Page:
With the United States imposing import ban on some banana plant parts coming from the Philippines, the National Banner Program Committee (NBPC) on High Value Crops-Fruits and Vegetables (HVC-FV) deliberated on Panama Disease control and prevention on June 24, 2021.
The Panama Disease, also known as Fusarium wilt, is caused by a fungus that lives in soil. It travels up the stem of the banana plant and blocks the tissues that carry water and nutrients, thus killing the plant. The fungus can be easily spread by movement of infected plants and contaminated soil and water.
Although Panama Disease is not harmful to humans, it is considered destructive to the majority of banana varieties including Cavendish, the most common one in the market.
According to an article in Business World Online, the US saw this as a serious threat to its agriculture, thus restricting the importation of rooted plants, rooted and unrooted cuttings, and roots from countries with known Panama Disease occurrence, which included the Philippines. The import ban, effective May 12, does not apply to seeds, leaves, flowers, and fruits.
In response to the dropping values of banana export and escalating hectares of Fusarium-wilt-infected plantations, the Department of Agriculture (DA) allocated around PhP260 million in 2020 to support the rehabilitation of banana farms and develop disease-resistant varieties.
These efforts were discussed and supported during the 2nd quarter meeting of the NBPC on HVC-FV, with the key recommendations of the body to consider production of other banana varieties (i.e. Cardava) and exploration of crop biotechnology to create new variants with resistance to pathogens.
It was noted that production of Cardava bananas is already part of DA’s High Value Crops Development Program (HVCDP) under the Republic Act No. 11494 or the Bayanihan to Recover as One Act (Bayanihan II). Meanwhile, data on acceptability of genetically-modified bananas was unknown, thus needing further review for better decision-making of initiatives.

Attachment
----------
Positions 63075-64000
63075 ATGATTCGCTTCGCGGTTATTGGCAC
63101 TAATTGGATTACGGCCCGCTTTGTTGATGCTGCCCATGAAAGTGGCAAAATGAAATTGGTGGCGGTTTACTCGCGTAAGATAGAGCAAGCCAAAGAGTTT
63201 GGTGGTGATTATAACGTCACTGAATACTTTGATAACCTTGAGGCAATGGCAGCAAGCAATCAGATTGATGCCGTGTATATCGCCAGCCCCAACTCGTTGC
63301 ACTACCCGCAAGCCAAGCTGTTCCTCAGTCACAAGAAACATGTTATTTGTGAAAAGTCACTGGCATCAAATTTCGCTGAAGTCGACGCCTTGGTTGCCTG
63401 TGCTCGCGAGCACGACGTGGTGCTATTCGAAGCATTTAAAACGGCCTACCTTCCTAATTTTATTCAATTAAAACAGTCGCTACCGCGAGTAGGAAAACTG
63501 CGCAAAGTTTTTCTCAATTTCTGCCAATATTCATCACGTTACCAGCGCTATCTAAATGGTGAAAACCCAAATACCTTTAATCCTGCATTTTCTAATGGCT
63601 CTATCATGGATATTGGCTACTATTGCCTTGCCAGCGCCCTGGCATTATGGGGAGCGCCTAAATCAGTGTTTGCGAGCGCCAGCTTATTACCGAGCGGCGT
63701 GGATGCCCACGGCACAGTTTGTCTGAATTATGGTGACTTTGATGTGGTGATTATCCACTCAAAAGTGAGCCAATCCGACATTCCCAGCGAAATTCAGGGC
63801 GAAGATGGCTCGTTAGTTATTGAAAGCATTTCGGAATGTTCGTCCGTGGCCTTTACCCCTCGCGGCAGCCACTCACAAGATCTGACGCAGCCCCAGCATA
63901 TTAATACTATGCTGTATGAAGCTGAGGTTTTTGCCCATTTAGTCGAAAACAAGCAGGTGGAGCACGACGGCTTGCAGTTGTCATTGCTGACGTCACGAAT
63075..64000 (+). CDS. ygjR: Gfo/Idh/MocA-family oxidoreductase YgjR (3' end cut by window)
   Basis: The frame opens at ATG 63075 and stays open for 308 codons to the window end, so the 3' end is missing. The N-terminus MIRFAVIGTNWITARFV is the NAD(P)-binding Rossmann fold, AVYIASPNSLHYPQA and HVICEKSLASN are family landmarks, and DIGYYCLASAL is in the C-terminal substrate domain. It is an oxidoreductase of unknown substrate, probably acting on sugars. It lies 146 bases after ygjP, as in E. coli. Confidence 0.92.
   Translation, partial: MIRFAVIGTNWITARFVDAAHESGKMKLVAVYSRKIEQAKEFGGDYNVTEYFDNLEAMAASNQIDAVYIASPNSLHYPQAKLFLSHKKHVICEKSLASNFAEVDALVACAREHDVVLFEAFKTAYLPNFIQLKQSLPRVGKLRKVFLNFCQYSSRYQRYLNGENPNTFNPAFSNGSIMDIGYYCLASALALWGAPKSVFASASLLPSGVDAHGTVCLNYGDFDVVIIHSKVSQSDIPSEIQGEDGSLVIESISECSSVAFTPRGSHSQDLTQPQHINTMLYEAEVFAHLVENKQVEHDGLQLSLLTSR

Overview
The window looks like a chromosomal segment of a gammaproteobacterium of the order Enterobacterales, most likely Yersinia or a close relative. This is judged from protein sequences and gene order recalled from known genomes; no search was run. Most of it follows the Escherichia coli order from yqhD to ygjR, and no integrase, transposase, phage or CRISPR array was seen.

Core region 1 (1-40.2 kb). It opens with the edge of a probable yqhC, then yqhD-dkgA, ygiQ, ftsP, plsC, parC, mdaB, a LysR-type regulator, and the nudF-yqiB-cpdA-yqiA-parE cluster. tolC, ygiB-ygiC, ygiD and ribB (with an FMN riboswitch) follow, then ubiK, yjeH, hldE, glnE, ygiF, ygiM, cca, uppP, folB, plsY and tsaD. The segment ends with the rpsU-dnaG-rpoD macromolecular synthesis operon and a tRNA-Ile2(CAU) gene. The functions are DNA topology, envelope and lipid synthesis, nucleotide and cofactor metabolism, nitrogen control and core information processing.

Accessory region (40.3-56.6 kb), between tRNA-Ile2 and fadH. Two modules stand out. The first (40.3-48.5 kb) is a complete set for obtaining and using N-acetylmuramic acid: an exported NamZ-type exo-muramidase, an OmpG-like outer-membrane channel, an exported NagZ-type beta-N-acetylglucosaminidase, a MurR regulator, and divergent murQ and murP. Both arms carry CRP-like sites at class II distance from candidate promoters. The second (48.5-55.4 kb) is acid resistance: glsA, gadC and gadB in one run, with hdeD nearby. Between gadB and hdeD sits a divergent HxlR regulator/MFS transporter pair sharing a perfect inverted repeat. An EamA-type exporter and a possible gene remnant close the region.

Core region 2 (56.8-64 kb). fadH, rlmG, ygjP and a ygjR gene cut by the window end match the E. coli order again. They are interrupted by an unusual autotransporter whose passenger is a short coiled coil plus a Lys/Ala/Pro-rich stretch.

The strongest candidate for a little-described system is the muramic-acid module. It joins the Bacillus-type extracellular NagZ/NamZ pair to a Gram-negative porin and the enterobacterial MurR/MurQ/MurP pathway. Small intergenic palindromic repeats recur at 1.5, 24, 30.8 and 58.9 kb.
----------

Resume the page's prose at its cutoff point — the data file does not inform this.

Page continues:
Other pressing matters tackled in the meeting include:
- climate outlook from July to December 2021 to guide stakeholders in planting and harvesting;
- insurance programs offered by the Philippine Crop Insurance Corporation (PCIC), particularly oil palm insurance policy, fruit drop policy and tree mortality policy;
- development of the commodity industry roadmaps, with target completion on the last week of September 2021;
- Urban Agriculture and Gulayan Projects, with the establishment of school gardens and community gardens;
- request for the assistance of the Agricultural and Fishery Youthpreneur Council (AFYC) in the implementation of Gulayan sa Paaralan;
- adoption of the resolution recommending to the DA Secretary, the inclusion of Urban Agriculture as a regular agenda in the meetings of the Committee, and the membership of the National Program Director for Urban Agriculture Program to the NBPC on HVC-FV;
- lined-up activities for the 2021 International Year of Fruits and Vegetables (IYFV), with PCAF as designated promoter of the event; and
- proposed National Consultation/Summit on Fruits and Vegetables by last quarter of 2021.| JCL